Culture, Travel & Sport

Bukhara’s Jewish community endures despite emigration

Bukhara in Uzbekistan is today home to just a few hundred Jews, but their cultural legacy is rich and indelible.

The historical Uzbek city of Bukhara is best known for once being a centre of Islamic scholarship, boasting dozens of well-preserved mosques, madrassas and fortresses.

However, what few outside of Uzbekistan know is that the city is also the home of a Jewish community, whose history is at least as old as Islam.

Today, there are fears that this unique community and its language – a form of Tajik, itself heavily related to Farsi – could disappear. Community leaders and a sizeable diaspora are doing there utmost to ensure it doesn’t.

Once numbering as many as 45,000 people, only a few hundred Jews remain in the Bukhara region, most having migrated to Israel or the United States over the past three decades. The New York City area alone is home to an estimated 80,000 Jews of Bukharan descent.

A lost tribe

One of these is Professor Immanuel Rybakov, a lecturer at Queens College specialising in the history of the Bukharan Jews.

Born in Bukhara, he moved to New York with his family in 1999.

“The older generation which knows the Bukharian language and tradition continues to follow it,” Professor Rybakov explains. “But the younger generation unfortunately doesn’t.”

Professor Ryabkov is one of the diaspora leaders striving to keep the culture alive. Along with his academic work, he is president of the Association of Bukharan Jewish Youth of the USA and has written a study guide for the Bukharian language.

Citing archaelogical findings, Professor Rybakov says that Jews have been in Central Asia for at least 2,000 years. There are various explanations for their origins: one legend says that they are descendants of one of the ten lost tribes of Israel, scattered around the region after the Assyrian conquest of ancient Judea.

The most commonly-accepted explanation is that Bukharan Jews descend from the Jews freed from Babylonian captivity by Cyrus the Great, founder of the Achaemenid Empire. Cyrus is highly-regarded in the Hebrew Bible for liberating the Jewish community.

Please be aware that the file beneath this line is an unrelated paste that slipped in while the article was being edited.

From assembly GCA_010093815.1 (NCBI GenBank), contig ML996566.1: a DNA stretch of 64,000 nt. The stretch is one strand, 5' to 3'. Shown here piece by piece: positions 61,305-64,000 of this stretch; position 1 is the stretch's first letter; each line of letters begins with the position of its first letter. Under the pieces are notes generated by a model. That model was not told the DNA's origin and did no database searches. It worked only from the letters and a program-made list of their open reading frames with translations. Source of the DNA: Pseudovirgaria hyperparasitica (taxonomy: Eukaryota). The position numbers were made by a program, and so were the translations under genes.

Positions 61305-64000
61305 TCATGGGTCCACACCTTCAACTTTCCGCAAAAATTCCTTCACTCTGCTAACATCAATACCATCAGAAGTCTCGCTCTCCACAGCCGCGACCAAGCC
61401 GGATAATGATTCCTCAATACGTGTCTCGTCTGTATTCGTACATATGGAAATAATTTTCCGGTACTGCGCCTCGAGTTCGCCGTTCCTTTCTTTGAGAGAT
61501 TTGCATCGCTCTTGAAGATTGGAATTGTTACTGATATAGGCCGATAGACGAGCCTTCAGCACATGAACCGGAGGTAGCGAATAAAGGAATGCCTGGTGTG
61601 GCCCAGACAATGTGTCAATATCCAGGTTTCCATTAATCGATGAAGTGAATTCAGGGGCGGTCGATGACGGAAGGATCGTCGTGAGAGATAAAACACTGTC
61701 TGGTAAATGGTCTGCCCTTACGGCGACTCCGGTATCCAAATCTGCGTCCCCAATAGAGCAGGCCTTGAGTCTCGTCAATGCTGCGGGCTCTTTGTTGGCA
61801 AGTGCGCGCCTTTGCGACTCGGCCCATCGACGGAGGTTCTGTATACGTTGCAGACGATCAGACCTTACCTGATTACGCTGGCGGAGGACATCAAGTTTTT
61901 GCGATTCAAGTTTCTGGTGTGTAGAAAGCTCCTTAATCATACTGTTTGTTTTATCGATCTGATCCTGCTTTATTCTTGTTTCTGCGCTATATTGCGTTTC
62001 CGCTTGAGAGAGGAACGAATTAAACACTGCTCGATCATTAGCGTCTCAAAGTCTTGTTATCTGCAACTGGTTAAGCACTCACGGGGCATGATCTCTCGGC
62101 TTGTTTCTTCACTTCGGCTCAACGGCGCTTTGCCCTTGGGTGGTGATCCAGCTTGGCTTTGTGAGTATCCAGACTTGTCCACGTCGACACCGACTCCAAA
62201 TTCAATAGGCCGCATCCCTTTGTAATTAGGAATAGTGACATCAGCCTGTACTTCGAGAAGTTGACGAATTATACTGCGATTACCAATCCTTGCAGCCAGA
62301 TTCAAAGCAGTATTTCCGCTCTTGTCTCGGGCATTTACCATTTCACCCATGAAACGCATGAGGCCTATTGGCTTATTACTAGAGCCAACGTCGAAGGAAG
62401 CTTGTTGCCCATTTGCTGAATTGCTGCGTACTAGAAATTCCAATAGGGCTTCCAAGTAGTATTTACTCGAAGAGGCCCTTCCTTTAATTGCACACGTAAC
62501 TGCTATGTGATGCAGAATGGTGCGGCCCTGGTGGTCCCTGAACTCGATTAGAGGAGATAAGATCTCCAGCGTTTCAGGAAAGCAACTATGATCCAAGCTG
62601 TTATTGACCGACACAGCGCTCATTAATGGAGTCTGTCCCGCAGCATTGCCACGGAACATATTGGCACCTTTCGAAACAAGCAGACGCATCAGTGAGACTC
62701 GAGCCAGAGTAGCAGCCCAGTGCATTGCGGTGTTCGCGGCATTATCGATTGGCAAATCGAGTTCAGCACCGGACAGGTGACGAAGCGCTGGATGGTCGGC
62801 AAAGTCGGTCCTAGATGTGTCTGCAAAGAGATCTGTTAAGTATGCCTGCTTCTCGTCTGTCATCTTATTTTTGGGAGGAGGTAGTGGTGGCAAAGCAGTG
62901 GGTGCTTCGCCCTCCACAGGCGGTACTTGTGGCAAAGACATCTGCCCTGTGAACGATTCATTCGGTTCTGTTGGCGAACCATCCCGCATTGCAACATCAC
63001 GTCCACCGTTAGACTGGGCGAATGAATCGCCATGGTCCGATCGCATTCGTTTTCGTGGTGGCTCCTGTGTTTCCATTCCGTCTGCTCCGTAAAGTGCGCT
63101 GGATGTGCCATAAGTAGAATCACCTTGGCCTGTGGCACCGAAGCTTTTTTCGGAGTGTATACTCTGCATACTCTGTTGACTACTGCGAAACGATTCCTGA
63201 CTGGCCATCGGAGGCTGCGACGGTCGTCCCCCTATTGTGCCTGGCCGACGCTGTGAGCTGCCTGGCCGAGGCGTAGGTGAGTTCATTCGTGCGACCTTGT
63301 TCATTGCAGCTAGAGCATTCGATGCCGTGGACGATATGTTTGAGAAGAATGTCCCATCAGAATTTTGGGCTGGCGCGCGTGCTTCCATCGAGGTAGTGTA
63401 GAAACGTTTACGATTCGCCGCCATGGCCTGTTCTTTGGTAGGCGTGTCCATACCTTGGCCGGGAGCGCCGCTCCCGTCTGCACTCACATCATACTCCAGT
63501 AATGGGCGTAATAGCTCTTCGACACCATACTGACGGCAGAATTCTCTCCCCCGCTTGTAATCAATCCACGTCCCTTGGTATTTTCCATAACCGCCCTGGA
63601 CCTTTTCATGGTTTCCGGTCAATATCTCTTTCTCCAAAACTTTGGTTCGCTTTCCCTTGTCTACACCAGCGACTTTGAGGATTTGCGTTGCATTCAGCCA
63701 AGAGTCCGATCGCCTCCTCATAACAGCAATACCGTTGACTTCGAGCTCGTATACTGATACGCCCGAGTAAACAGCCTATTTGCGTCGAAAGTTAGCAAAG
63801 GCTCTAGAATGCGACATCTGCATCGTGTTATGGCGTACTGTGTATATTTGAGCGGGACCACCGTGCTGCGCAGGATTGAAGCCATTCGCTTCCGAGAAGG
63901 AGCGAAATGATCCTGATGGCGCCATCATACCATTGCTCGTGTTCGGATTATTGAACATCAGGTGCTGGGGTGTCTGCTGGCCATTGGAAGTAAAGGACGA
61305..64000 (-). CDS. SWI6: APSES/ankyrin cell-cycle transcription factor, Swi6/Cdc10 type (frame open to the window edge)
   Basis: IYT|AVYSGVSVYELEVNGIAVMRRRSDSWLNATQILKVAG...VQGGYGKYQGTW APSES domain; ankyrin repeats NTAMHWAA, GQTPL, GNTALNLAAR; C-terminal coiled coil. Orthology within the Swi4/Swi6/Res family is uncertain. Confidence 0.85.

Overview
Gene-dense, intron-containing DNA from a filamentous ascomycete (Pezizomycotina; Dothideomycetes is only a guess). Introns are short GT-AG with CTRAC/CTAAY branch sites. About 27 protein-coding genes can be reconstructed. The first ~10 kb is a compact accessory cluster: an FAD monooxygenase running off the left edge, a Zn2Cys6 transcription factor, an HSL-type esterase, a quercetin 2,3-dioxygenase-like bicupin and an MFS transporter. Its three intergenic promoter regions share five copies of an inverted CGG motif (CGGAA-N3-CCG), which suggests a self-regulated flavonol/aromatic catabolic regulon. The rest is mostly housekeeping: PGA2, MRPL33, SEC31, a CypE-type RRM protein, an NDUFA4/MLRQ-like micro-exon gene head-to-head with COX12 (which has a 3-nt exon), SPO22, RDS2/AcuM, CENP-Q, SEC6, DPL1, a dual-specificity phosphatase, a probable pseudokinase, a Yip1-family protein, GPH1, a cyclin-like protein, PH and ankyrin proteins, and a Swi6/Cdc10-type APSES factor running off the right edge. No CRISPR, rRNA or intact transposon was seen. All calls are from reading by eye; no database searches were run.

In the 7th and 8th centuries, Mohammed the Prophet’s successors managed to bring down the Sassanid Empire (a successor of the Achaemenid Empire) and convert large parts of its territory to Islam. Shortly after, Bukhara became the capital of an eponymous khanate. The Jews living within it were given special protected status – with Jews designated by Islam to be “people of the book” – and paid a special tax.

After Bukhara was sacked by Genghis Khan’s forces, renowned Turkic leader Timur (widely known as Tamerlan) rebuilt the city with the help of Bukharan Jews. However, over the next centuries, the community became more and more isolated.

Russia and the Soviet Union

A major turning point in the history of the Bukharan Jews came in the 19th century when the Russsian Empire conquered the Bukhara khanate. Professor Rybakov refers to this as the beginning of the renaissance of the Bukharan Jews.

“Living under the khanates, Jews would follow the laws of Omar, which discriminated against non-Muslims. In the Russian Empire, Bukharan Jews got more freedom. Many became successful merchants and built lots of real estate.”

With escalating anti-Semitic violence in the last decades of the Russian Empire, many Jews from European parts of Russia began moving to Central Asia. The Russian Revolution then precipitated another major transformation of Bukharan Jewish society.

A synagogue in Bukhara

“The Soviets confiscated gold from rich Bukharans. Many had to leave. However, they offered free education to poor people and most Bukharan Jews were poor. Many reached high-ranking positions in the government, in universities and various organisations.”

The Bukharan Jewish community reached its peak during these years, living throughout Central Asia. Several prominent Soviet musicians, actors and composers, such as Gavriel Mullokandov and Suleiman Yudakov. However, the demise of the Soviet Union prompted a major exodus of Bukharan Jews. Fearing ethno-nationalism and a resurgence in Islamism in Central Asia, Bukharan Jews began immigrating en masse.

‘Our culture will survive’

Today, the few hundred that have stayed behind in Uzbekistan maintain contacts with the diaspora. However, with every generation, the diaspora becomes further and further removed from its homeland – leading to fears of the unique culture disappearing entirely or becoming subsumed into the broader Jewish culture.

However, according to Shlomo Nisanov, a rabbi of Bukharan origin, this will not erase the Bukharan Jewish identity. “We are not defined by land mass. We are defined by ideology. Even if there are none of us left in Bukhara, our culture will survive. It has faced much harder challenges in the past.”

Today, visitors can travel to Bukhara on a modern, high-speed train. There, they can see the remnants of the Jewish community. The diaspora has been active in supporting its heritage: an 18th century synagogue has been renovated and restored, and old Jewish graveyards are maintained using funds from abroad.

And members of the diaspora – like Professor Rybakov – continue to keep the culture alive by linking the new generations with their heritage.

As such, Bukharan Jewish heritage continues to be intertwined with the remarkable history of Bukhara and Uzbekistan as a whole.

Although the majority of the community may have emigrated, they have left an indelible imprint on Uzbek and Central Asian history.

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